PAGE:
Agency: European Commission | Branch: FP7 | Program: CP-FP | Phase: KBBE-2008-2-4-02 | Award Amount: 4.40M | Year: 2009
Biocides have been in use for hundreds of years for antisepsis, disinfection and preservation. Despite this widespread and ever increasing use most bacterial and fungal species remain susceptible to biocides. The dramatic increase and spread of resistance to antibiotics linked to reports of co- and cross-resistance between antibiotics and biocides raised speculations on potential hazard of biocide use. The overarching question which BIOHYPO is aimed to address is: has the use of biocides contributed to the development and spread of clinically significant antibiotic resistance in human pathogens? Core of BIOHYPO are a high throughput screening approach on collections of thousands of well characterized microorganisms and an interactive web based data analysis platform. Phenotypic screening for reduced susceptibility to biocides, detection of novel resistance genes and mobile elements, and screening for their molecular epidemiology and metagenomics will be accompanied by methodological innovation for testing, risk evaluation and registration of biocides. Altogether BIOHYPO aims to provide solid data and analysis to direct future issuing of guidelines for safe environmental, medical and industrial use of biocides.
Howard J.W.,Quotient Bioresearch |
Kay R.G.,Quotient Bioresearch |
Pleasance S.,Quotient Bioresearch |
Creaser C.S.,Loughborough University
Bioanalysis | Year: 2012
There is increasing interest within the pharmaceutical industry in the development of proteins and peptides as drugs in addition to their use as biomarkers. Immunochemistry-based techniques have been traditionally used for the quantitation of proteins and peptides; however, LC-MS-based methodologies are being increasingly adopted as they offer several advantages. UHPLC is well established within the small-molecule community as a means to increase resolution and/or the speed of separations prior to MS detection; however, it is rarely applied to proteins or peptides separations. In this paper, current applications of UHPLC to such separations are reviewed, as well as considerations with regard to the effect of altering various chromatographic parameters. © 2012 Future Science Ltd.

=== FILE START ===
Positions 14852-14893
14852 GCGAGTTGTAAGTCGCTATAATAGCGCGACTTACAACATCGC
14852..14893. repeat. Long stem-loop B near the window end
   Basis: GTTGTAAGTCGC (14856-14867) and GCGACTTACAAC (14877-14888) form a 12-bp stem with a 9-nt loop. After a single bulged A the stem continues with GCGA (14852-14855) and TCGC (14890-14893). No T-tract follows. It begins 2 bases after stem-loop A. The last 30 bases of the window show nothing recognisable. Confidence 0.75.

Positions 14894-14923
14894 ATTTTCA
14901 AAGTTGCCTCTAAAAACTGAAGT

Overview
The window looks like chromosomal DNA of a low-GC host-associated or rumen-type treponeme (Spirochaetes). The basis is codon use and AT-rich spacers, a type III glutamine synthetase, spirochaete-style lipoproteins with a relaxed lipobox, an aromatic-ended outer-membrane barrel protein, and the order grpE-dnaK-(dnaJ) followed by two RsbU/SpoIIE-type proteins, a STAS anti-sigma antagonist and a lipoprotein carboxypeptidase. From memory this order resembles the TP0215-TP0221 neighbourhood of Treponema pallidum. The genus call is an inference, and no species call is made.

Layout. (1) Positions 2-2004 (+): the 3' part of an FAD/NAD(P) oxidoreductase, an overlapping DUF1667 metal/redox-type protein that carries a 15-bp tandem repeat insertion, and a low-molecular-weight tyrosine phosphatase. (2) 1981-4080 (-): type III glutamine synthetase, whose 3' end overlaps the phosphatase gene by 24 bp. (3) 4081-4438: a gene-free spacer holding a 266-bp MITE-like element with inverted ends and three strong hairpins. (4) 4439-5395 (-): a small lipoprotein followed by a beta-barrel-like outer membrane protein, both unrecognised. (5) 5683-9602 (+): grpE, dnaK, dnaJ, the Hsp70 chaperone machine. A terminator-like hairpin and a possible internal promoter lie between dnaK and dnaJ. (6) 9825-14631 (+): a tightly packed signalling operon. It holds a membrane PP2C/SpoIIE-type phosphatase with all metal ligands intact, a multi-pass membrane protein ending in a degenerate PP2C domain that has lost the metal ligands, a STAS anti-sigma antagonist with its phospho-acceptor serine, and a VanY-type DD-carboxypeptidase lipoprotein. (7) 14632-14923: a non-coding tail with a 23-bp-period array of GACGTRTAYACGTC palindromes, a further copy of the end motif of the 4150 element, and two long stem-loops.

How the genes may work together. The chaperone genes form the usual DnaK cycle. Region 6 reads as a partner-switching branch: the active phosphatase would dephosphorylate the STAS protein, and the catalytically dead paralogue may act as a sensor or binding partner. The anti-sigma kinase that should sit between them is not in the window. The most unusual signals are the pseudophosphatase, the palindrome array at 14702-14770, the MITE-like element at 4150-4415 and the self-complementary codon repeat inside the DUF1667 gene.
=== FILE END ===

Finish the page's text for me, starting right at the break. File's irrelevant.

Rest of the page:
McEwen A.,Quotient Bioresearch |
Henson C.,Quotient Bioresearch
Bioanalysis | Year: 2015
Traditional bioanalytical measurements determine concentrations of drug and metabolites in plasma; however, most drugs exert their effects in defined target tissues. As there is no clear relation between concentrations in plasma and those in tissue, alternative methods must be employed to study the absorption, distribution, metabolism and excretion properties of new therapeutic agents. Quantitative whole-body autoradiography is used in the drug development process to determine the distribution and concentrations of radiolabeled test compounds in laboratory animals. Quantitative whole-body autoradiography can provide information on tissue PKs, penetration, accumulation and retention. Although the technique is considered the industry standard for performing preclinical tissue distribution studies, it is perhaps timely, 60 years after the first reported use of the method, to re-assess the technique against modern alternatives. © 2015 Future Science Ltd.
Gray B.P.,Quotient Bioresearch |
Teale P.,Quotient Bioresearch
Journal of Chromatography A | Year: 2010
A simple, low cost system for the backflushing of capillary gas chromatography (GC) columns has been investigated and integrated into a method for the detection of anabolic steroids in equine urine. The modification to the method was simple to make and quick to setup and optimize. The use of backflushing technology was found to offer significant benefits in terms of sample throughput and improved system robustness. © 2010 Elsevier B.V.
Kingsley C.,Quotient Bioresearch
Sp2 | Year: 2010
The Bioanalytical Sciences division of Quotient Bioresearch was set up in response to the needs of the marketplace and has developed a range of technologies and services in the areas of immunogenicity testing for biotherapeutics; measuring immune response to new drugs coming to market; cell-based neutralising antibody assays; bioanalytical testing; and other services related to biopharmaceuticals.